Twenty four different local and area organizations will receive food and household commodities thanks to the donation of 24 pallets filled with large boxes of non-perishable food items from the humanitarian-aid arm of the Church of Jesus Christ of Latter-Day Saints.

We divide this between 24 organizations — churches, non-profits and food pantries,” said Ryan Land, executive director of the Porterville Area Coordinating Council — PACC. “Each will receive 19 different commodities. In times of need, for us to be able to partner with the Porterville Sheltered Workshop and the Latter-Day Saints — it’s a fabulous situation.”

As he talked dozens of volunteers could be seen pulling out pallets, and loading up items into different trucks.

Among those commodities were laundry soap and other necessities as well as non-perishable foods, including flour, rice, macaroni, canned food items, pudding cups, and more.

For us, PACC is extremely organized with working with all the nonprofits in the community,” said Naomi Schuler. “We partner with them and provide food to come to this area. The Church does not like to create pockets of distribution. We love to partner with communities that already have connections, and what they are doing works, so we like to support them. We love our partnership with PACC because they work so close with those who have tremendous need in the Porterville area, making it easy to support them.”

The food and other items were distributed Thursday from a Promoting Self Worth, PSW (Porterville Sheltered Workshop) storage room near the Porterville Airport, but were brought in by an 84-foot Deseret Industries truck from Salt Lake City.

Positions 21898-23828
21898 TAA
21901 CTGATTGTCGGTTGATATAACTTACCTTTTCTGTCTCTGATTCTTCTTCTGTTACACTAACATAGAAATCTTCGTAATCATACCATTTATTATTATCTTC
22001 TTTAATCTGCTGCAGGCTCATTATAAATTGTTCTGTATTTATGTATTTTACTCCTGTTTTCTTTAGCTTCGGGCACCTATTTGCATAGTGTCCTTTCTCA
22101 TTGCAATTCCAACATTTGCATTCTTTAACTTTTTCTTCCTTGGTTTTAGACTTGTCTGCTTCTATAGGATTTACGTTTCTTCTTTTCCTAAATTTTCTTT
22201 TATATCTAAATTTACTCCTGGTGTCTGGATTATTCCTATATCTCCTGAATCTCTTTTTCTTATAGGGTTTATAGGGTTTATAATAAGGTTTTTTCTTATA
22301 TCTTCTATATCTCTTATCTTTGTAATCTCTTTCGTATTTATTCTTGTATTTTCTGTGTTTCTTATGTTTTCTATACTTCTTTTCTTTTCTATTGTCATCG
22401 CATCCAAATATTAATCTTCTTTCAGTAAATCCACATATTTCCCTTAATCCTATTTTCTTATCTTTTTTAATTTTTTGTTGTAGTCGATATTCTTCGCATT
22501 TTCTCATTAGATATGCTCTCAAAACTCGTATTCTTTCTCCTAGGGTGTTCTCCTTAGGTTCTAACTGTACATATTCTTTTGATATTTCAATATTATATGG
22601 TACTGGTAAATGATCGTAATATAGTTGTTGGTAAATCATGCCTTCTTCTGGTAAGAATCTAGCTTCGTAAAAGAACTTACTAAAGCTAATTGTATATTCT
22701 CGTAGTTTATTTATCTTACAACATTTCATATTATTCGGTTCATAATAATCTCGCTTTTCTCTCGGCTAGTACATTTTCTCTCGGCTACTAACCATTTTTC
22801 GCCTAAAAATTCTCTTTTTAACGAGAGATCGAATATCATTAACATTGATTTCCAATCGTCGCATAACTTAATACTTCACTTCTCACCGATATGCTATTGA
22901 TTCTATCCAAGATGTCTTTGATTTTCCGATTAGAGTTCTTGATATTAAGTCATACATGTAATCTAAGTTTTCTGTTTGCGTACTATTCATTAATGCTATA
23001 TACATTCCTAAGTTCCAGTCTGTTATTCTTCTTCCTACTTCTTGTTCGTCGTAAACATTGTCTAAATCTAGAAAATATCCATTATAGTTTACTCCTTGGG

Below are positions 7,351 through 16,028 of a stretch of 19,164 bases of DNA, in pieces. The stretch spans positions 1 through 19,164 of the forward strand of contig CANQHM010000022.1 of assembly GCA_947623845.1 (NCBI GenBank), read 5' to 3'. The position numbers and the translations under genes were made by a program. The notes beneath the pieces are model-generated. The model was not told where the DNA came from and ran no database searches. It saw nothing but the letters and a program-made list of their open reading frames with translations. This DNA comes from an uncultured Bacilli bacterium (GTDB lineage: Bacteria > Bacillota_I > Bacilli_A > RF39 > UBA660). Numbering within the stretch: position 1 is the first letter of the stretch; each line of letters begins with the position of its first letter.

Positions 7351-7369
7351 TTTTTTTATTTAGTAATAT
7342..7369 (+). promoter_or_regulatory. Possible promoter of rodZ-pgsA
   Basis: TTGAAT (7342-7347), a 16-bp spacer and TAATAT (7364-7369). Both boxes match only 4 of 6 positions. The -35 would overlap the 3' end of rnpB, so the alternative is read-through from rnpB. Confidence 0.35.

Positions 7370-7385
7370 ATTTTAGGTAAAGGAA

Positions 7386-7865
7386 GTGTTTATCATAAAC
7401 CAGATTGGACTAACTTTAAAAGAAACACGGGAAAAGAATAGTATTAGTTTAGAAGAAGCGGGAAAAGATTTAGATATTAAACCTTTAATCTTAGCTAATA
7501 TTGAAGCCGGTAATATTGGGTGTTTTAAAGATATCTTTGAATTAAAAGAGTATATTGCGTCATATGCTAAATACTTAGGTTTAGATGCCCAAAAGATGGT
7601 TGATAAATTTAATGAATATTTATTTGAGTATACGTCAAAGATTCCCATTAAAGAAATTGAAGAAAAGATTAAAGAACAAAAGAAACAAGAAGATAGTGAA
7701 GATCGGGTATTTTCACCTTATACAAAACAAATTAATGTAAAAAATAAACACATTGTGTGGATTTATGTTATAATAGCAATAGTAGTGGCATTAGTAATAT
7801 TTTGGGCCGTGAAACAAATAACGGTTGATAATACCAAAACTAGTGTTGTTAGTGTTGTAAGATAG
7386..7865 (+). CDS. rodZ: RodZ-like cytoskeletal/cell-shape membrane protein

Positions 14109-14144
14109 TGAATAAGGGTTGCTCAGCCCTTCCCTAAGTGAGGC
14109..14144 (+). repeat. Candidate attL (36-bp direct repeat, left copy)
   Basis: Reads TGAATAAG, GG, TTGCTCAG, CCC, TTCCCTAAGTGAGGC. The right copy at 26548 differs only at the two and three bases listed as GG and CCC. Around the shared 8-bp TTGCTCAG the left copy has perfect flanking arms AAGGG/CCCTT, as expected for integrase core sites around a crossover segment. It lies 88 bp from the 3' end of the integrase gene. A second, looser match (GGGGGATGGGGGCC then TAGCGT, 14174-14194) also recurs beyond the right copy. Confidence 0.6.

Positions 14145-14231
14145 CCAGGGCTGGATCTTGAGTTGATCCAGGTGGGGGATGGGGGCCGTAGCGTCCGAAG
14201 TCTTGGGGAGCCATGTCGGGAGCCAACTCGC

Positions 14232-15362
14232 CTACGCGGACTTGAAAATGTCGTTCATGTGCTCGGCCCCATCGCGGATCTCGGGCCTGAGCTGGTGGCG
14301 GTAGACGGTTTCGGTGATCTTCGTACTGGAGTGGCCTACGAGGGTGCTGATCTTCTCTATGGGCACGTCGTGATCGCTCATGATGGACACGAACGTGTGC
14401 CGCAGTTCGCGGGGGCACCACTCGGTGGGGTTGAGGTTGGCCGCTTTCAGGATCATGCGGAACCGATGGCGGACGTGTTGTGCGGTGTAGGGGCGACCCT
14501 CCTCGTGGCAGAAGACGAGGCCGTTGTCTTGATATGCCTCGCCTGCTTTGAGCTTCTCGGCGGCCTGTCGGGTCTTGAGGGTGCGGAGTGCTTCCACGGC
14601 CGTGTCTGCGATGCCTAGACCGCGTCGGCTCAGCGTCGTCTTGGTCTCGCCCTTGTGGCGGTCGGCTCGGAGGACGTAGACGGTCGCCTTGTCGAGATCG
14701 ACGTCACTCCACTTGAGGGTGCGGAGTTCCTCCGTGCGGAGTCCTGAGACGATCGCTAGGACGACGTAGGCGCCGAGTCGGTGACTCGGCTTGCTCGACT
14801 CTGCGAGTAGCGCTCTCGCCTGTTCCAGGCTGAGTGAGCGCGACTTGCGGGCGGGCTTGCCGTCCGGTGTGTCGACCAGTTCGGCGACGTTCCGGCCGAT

Once there, Land, Fred Beltran and others began organizing the pallets, determining how much of each item was available and separating and organizing the items to go towards 24 different organizations.

We were here to stock the shelves of organizations and churches and we couldn’t do it without these organizations,” Schuler said referring to PACC. “The non perishables can sit on shelves and last a year or two.

This is supported by the members of our churches, with our tithes, but they’re the ones who have the real work. I  get the food here and they get it out. We’re happy to be a small part in the process to (provide for) families in the Porterville area.”

Land said it was an honor to receive the food and items for an area where there's such a great need. He said he was also thankful to partner with PSW who donated the generous and safe storage rooms for the items to be stored, and for the many volunteers from the Porterville Rescue Mission and the Latter Day Saints volunteers from the Porterville Ward on Newcomb St., and the Springville Ward on Morton Avenue who have made it all possible. More than 20 volunteers from the two LDS wards were on hand to help on Thursday.

Among the workers were four local, home-schooled young adults — Michael, Juliet, Christian and Starr Chandler.

It was a lot of work but it was fun and worth it,” Starr Chandler said.

The others agreed.

It is events like these that give you hope for this world,” said Michael Chandler. “It makes me happy.”


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